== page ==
I am exhausted after yesterday. This is nothing new, I usually am post Christmas, but I give myself permission to acknowledge it this year. I am so glad I do not have to do chemo today. I putter around all morning, cleaning up the Christmas aftermath, moving slow and resting often.
Kaileigh and Josh stop by before they leave for Boston. They have spent the night at a friends house. It is nice to hear about Josh's Christmas, since he was pretty tired when he came back from the Cape last night. He was there for Christmas Eve, came back to be here for Christmas breakfast and went back to the Cape for the day.
Shortly after Josh and Kaileigh leave, Julie, David and his brother Peter stop by to say hello. They have come east for the holiday, and have managed to squeeze in a visit. Soon they will leave to meet up with David's other brother and his family along with Kaileigh, Josh, Ben and Helen to celebrate Christmas in Concord. From there the party will move on to the Christmas Revels in Cambridge. They have an extra ticket, and have invited me to go. I am thrilled at the invitation, but I think it best to rest rather than do too much. We have a short, sweet visit, catching up on as much as we can. Time passes too quickly before they have to leave. I am not sure when they will be back this way again.
Steve does laundry, I get my haircut. This seems to be our routine every six weeks or so. After the haircut I have time to run to the mall to exchange a gift I bought that was too small. I park in front of the Statehouse, in the spot closest to the mall. I intend to run in quickly, but as I start walking, I realize my feet are feeling weird. They have seemed odd going short distances lately, but now I find that they feel really strange in a hurried, longer stride. It is as if my feet are padded with fluid. They don't look swollen, and my shoes still fit, but they definitely are not normal. I know this is a side effect of the chemo, but it surprises me. Why all of a sudden now, I wonder. I do the best I can to hurry, since I didn't add any time to the fifteen minutes that was already on the parking meter. It seems that rushing is currently not an option.
There is a birthday celebration for the little boy who lives next door to me. It is his first birthday, and there are going to be crepes. This sounds very interesting and I am excited when I see the crepe truck in the driveway! I go, but I don't end up eating, I am not hungry. I enjoy meeting family and friends of my neighbors and watching how they interact with one another. They have such loving family and friends. It is a joyful celebration to be a part of.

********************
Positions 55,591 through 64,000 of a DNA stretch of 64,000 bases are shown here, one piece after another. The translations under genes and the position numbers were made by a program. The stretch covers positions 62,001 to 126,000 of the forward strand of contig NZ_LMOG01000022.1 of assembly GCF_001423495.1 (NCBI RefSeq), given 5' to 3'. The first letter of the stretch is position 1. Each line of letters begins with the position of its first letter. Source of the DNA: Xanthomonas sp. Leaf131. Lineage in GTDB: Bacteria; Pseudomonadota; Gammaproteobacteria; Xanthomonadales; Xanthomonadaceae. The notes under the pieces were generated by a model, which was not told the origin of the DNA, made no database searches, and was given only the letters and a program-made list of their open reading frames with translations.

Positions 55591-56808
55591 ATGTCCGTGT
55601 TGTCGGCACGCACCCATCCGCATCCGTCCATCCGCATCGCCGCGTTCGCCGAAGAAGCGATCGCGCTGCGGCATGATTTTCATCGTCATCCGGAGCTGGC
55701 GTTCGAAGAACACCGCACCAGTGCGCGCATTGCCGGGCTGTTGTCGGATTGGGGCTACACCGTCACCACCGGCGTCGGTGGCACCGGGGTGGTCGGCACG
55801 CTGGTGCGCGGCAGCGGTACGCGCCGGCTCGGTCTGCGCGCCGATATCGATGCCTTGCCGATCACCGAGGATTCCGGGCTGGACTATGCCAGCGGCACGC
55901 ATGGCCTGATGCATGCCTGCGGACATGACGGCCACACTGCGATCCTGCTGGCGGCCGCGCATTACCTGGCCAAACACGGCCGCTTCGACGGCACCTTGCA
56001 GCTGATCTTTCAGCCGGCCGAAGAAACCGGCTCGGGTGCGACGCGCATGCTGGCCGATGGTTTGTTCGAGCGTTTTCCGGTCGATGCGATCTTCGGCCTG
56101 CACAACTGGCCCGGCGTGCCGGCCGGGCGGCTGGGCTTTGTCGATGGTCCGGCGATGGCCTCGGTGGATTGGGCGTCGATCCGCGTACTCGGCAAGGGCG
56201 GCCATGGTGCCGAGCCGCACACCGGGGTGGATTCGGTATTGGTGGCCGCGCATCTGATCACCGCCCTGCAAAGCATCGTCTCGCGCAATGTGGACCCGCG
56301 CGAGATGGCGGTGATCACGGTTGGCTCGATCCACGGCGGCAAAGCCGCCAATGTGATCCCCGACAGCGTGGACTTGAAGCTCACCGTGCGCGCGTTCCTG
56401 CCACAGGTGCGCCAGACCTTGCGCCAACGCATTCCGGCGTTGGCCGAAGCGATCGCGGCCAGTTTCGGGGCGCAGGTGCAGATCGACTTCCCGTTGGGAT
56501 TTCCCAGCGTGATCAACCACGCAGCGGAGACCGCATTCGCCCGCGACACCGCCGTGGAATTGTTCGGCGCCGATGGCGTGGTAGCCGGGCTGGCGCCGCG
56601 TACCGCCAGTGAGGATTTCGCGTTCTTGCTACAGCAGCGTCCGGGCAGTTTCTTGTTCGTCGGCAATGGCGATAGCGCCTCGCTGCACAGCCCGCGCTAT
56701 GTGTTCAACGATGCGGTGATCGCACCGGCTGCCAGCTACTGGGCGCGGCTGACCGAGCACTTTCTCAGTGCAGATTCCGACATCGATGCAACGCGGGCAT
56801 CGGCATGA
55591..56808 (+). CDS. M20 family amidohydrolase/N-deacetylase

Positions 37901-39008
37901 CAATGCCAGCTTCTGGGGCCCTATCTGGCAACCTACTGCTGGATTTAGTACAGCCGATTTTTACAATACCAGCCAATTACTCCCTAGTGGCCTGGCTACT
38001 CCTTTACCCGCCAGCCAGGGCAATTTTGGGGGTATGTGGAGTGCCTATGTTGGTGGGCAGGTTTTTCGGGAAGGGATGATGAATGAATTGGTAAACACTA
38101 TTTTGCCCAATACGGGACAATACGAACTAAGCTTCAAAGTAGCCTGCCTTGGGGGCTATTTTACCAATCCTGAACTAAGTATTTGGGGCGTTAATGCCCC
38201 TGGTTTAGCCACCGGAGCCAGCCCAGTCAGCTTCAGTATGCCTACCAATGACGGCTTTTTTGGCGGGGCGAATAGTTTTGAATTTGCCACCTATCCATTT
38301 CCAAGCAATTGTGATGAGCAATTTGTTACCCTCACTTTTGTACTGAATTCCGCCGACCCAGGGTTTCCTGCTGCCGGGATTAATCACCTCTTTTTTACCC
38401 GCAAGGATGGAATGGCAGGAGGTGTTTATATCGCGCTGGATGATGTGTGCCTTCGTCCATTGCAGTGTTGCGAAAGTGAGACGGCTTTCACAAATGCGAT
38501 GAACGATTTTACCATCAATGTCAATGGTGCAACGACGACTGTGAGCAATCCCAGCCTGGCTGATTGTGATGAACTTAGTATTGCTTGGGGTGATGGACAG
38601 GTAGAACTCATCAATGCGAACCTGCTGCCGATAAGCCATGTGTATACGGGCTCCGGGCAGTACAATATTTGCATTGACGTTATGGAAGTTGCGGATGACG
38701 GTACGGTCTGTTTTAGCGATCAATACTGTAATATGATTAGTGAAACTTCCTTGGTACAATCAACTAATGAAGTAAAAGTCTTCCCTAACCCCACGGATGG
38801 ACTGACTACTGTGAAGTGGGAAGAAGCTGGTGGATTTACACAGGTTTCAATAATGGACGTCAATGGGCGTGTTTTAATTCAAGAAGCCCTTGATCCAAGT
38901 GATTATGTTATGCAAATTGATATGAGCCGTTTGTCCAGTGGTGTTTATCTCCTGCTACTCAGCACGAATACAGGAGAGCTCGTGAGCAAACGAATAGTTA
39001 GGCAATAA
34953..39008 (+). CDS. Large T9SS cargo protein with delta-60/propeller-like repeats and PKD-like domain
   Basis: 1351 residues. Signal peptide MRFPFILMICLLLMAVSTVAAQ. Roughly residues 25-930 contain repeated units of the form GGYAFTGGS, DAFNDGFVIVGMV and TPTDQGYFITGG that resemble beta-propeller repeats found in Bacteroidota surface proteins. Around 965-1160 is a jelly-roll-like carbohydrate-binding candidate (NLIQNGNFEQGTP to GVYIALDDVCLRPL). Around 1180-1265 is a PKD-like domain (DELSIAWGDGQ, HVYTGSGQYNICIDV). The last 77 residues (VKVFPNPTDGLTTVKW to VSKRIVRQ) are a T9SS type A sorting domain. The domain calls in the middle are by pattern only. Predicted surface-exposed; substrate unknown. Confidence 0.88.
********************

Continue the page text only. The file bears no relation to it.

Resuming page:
I make mitten and glove cookies this evening for the opening of the mitten tree at church tomorrow. By the time I finish baking, it is late. I will get up and decorate them in the morning.
Sunday Ayla's Birthday!
I do get up early to frost the mitten cookies. Usually Kaileigh is here on school break to help me with this task, so this is the first year I am doing it on my own. It is not a difficult thing to do, it is just more fun to do it with Kaileigh.
I am the announcer at church this morning. I think that I am going to be fine, as I have done this a few times in the past months, but I experience a momentary panic as I stand behind the lectern at the front of the church. I recover, but realize that somehow being on chemo really did make me less nervous. This side effect is not one that is taking long to fade.
Shortly after the service is the opening of the mitten tree. This is a tree that is in the front corner of the church near the street, that we hang hat. mittens, gloves, scarves and socks on. Occasionally we will hang other warm items on the tree as well.
This idea for this tree was inspired by a children's book I had read several years ago. It is a story of an woman who knits mittens for neighborhood children who don't have any. There was a challenge by a former interim minister to sew seeds of goodness throughout our community. If you had an idea, you simply raised your hand and were given an envelope. There was either a note in the envelope wishing you luck in your endeavor, or a note and a check for one hundred dollars. I had told Ayla about my idea for the mitten tree, and she thought it was a good one. She raised her hand and received an envelope with a check in it. With that I purchased yarn and knitting needles to start our mitten tree, and enlisted the help of our knitting group and anyone else willing to help. Over the years, hundreds of warmings have hung on our tree, either knit by members of our congregation or friends, purchased new or gently used items no longer needed. We have helped members of our community food share food pantry to keep warm, recent immigrants, homeless, nearby college students, and others we will never hear about.
In the beginning years of the mitten tree I had visions of trees throughout the city. I inquired at other churches and libraries if people would be interested in creating more. I was never able to create any interest other than for our own UU tree. This is okay though, it is enough for me. And just as the seed of an idea grew to be a reality here, someone may be inspired somewhere else as well.